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Abstract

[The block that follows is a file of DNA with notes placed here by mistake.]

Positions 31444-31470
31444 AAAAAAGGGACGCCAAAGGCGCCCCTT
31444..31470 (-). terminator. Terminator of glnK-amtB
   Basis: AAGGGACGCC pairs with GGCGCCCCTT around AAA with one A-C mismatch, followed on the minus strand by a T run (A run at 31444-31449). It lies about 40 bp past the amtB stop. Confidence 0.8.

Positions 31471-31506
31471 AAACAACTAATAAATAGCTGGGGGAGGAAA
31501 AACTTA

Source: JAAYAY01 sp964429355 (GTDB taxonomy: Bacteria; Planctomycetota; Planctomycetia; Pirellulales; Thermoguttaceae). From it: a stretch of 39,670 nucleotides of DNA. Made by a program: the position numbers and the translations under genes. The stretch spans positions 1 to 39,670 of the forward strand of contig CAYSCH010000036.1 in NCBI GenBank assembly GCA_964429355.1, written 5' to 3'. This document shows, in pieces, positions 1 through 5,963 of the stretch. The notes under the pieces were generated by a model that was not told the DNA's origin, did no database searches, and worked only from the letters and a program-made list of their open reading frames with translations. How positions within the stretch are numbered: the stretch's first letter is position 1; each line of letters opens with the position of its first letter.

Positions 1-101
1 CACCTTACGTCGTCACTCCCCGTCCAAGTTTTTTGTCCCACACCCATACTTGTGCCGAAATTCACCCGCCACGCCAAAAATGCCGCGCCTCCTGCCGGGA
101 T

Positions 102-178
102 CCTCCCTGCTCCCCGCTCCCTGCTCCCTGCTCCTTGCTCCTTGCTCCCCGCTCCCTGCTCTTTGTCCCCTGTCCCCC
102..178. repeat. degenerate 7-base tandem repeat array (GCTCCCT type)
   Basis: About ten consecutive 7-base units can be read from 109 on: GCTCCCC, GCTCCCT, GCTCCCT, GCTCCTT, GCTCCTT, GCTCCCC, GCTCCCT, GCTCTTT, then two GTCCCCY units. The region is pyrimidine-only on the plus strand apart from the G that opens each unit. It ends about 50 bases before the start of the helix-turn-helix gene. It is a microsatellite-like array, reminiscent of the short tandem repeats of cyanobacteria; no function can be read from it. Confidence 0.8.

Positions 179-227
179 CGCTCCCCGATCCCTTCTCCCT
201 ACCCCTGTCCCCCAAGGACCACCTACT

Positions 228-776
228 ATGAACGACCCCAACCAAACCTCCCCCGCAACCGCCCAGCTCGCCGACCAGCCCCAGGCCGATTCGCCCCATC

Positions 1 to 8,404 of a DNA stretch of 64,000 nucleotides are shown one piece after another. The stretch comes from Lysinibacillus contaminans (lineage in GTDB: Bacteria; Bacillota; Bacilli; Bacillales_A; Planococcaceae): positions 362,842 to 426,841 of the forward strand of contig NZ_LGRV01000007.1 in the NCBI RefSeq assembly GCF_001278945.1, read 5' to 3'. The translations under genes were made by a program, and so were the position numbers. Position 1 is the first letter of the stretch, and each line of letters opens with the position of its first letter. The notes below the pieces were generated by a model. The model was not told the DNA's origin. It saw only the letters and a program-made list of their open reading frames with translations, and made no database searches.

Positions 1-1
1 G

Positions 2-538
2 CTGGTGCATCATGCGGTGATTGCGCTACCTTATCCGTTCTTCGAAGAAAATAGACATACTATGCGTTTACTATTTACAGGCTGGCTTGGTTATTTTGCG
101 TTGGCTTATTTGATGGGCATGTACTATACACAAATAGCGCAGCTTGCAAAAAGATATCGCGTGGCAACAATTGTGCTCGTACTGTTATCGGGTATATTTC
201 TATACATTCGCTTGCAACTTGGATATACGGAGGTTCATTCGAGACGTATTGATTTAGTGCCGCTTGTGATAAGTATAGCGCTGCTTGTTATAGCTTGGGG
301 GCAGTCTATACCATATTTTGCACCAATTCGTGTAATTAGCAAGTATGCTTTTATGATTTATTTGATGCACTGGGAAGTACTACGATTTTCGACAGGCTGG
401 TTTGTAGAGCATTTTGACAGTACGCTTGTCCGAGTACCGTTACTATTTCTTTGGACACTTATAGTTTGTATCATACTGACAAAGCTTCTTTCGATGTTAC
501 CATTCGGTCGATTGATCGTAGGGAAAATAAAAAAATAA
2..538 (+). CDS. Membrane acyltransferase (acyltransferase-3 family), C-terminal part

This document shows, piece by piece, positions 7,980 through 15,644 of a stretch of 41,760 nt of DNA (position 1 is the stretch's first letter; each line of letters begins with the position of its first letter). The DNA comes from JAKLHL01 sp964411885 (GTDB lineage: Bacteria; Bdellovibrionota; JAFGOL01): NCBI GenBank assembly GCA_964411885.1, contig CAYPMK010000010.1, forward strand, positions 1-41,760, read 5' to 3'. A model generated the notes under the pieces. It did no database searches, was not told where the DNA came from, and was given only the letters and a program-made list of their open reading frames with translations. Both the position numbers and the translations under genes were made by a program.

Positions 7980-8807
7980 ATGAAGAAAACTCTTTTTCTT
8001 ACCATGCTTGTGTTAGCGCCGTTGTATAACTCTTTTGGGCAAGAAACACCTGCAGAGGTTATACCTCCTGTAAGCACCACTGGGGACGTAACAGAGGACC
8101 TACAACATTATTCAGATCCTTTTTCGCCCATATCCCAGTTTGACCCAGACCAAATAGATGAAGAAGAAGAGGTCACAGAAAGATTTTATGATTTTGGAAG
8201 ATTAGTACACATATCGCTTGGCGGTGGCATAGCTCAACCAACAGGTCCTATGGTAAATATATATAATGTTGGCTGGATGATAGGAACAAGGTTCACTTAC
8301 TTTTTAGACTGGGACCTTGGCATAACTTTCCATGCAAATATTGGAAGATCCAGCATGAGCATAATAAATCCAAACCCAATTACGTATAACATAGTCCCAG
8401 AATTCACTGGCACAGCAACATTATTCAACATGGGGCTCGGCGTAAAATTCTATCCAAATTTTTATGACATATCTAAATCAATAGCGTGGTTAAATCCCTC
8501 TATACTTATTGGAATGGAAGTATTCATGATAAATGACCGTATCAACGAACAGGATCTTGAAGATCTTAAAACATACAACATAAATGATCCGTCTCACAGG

The course of study of time-of-day effects on human performance has not been an easy one to chart, with many findings that seem to be in opposition. This review examines the difference between group and individual differences with regard to time-of-day effects; time-of-day effects in individuals; morningness-eveningness as an individual characteristic; morningness-eveningness in adolescents; effect of time of day on cognition and academic performance; time-of-day effects on intelligence, testing, and academic achievement; the effect of matching individuals to their preferred time on academic achievement; and motivation as a primary confounding variable in time-of-day preference/academic performance studies. Other possible confounding variables and procedures in testing time-of-day effects are also briefly examined.

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